The William Whitney House, also known as the Hallmark House, is a historic Late Victorian & Italianate residence in Hinsdale, Illinois.
William M. Whitney moved to Winfield in 1858 and was elected DuPage County Circuit Clerk and Recorder two years later. During his term, he became involved in real estate, and platted one of the first regions of Downers Grove. He purchased a house in Hinsdale in 1867 which he sold at three times the price three years later. Now wealthy, he moved into a newly constructed house on First Street. He was elected to the Illinois House of Representatives in 1870. During his term in the House, legislature was passed allowing for certificates of incorporation. Whitney immediately returned to his home town and gained the required signatures for a petition to incorporate Hinsdale, which was approved in 1873.
The house was constructed for the Stodder family in 1869 and purchased by Whitney a year later. Whitney lost a substantial sum of money in the Panic of 1873, and was forced to sell his house in 1879 to cover overdue taxes. Eighteen families have owned the house since Whitney. The house was featured in a national television commercial for Hallmark Cards, earning the residence its nickname. On October 19, 1989, the house was recognized by the National Park Service with a listing on the National Register of Historic Places. In 2008, it was deemed a contributing property to the Robbins Park Historic District.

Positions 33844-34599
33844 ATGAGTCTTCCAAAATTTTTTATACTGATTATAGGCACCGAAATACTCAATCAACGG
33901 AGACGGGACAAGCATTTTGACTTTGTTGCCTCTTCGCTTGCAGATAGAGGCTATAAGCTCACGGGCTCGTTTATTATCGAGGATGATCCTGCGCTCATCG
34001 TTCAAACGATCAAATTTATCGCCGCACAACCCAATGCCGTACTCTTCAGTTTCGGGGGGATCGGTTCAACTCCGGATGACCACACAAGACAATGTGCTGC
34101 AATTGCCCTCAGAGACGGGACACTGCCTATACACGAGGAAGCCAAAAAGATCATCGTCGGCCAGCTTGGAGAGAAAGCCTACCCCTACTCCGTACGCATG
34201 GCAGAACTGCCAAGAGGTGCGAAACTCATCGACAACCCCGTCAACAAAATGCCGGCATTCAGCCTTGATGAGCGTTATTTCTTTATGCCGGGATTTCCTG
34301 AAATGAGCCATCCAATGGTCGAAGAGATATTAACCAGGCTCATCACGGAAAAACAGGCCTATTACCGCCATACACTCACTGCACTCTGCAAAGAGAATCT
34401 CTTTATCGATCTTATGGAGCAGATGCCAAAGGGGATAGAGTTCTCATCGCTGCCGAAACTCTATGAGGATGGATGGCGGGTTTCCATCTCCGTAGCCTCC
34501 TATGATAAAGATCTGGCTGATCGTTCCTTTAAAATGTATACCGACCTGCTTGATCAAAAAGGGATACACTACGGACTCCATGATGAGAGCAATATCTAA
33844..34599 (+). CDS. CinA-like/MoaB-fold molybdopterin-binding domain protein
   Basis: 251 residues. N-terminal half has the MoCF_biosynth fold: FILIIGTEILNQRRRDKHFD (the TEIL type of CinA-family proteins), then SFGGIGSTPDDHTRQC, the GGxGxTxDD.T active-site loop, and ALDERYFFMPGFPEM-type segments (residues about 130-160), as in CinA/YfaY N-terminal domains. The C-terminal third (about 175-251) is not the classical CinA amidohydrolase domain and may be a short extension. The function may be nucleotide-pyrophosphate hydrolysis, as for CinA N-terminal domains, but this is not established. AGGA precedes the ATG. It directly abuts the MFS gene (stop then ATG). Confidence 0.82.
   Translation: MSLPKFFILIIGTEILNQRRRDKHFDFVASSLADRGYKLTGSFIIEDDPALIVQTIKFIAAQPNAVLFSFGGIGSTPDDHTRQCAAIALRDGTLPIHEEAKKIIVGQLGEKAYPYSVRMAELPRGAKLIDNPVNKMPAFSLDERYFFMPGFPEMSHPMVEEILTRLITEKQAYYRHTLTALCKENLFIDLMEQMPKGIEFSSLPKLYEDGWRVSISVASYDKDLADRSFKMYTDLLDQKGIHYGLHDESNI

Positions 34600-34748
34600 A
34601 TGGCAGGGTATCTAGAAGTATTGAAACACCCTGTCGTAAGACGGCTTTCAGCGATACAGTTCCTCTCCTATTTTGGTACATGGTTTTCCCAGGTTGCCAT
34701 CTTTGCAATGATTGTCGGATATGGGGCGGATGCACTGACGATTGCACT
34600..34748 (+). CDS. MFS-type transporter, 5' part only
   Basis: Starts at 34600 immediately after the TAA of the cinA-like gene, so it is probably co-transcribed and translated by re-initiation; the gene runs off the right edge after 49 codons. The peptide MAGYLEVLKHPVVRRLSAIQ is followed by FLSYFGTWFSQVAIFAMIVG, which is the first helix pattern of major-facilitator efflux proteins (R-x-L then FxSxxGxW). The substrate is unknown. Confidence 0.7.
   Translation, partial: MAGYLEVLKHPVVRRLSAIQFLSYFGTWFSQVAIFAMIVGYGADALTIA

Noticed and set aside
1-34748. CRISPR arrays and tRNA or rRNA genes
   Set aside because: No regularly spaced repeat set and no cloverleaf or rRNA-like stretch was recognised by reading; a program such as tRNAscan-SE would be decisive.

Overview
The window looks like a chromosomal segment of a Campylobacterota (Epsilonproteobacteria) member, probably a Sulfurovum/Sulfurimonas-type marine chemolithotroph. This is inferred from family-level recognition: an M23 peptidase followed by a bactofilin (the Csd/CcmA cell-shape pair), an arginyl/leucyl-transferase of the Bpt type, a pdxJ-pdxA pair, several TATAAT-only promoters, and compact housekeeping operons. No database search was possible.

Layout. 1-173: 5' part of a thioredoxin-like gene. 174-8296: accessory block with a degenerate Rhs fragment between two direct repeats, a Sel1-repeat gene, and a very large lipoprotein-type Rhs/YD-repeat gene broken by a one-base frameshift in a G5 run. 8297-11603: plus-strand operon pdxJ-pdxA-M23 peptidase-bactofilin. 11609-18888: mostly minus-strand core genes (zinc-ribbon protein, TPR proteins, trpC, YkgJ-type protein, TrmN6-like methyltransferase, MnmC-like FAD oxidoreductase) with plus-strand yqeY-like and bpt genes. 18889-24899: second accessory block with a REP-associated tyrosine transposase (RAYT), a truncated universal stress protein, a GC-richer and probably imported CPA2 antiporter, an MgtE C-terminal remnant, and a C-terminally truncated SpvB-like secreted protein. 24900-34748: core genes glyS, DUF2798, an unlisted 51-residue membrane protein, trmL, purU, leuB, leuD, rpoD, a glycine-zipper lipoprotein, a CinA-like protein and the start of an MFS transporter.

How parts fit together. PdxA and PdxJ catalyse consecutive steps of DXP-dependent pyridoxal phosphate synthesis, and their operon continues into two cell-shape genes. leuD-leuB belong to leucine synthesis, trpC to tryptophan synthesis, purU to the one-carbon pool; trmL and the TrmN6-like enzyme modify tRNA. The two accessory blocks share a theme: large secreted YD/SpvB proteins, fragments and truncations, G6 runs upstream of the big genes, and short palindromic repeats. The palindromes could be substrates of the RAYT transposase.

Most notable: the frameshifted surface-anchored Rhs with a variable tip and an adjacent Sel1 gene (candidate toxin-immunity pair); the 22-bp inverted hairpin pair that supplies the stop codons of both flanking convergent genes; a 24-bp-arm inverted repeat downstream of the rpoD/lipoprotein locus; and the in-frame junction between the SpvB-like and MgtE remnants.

The house is on a 177-by-170-square-foot (16.4 m2 × 15.8 m2) lot at the southwest corner of First Street and Park Avenue in Hinsdale. It is a wood frame building, approximately 80 by 35 square feet (7.4 m2 × 3.3 m2). Most of the building is two stories; a section in the rear is only one story. This one-story section is a 1950s kitchen addition. A porch covers the front of the house, which extends to the east and west facades. The house features Italianate arch windows and cornice moldings. A two-car garage was added in 1988, replacing a 1950s garage. The second story has three evenly spaced windows on the north elevation. Two floor-length windows are found to the left of the double door entrance to the house. The doors are 9 feet (2.7 m) tall with rounded windows in the top panels. Side entrances are found along the east and west sides of the porch. A brick chimney rises through the roof. A basement runs under the entire house except under the east entrance. Basement walls are limestone blocks and irregular stones.